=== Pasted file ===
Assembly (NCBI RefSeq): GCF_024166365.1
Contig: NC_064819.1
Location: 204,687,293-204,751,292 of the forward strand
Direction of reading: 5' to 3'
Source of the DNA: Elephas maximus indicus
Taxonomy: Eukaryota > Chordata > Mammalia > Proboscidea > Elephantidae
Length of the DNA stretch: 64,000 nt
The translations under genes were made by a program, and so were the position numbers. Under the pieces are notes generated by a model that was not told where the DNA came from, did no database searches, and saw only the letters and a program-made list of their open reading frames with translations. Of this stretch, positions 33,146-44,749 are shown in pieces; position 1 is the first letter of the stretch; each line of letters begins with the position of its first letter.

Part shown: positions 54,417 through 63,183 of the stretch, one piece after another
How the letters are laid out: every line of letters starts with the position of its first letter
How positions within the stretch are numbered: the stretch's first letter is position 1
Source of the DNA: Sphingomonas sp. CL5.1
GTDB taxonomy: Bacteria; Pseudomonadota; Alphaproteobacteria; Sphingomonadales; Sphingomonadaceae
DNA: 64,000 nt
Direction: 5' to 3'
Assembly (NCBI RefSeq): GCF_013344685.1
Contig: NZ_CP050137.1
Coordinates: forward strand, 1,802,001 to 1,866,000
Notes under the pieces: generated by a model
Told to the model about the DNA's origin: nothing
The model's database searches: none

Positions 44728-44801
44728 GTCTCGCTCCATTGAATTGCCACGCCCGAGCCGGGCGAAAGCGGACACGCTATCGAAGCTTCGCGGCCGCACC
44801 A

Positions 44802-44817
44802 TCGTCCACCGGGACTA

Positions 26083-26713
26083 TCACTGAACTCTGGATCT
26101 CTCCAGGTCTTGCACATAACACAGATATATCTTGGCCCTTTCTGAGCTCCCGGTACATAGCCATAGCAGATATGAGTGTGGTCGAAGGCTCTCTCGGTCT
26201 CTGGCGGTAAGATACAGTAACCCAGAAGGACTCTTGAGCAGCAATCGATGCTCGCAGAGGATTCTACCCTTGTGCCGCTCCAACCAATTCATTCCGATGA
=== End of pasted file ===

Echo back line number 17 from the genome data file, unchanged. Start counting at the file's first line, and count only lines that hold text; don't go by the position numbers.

Contig: NZ_CP050137.1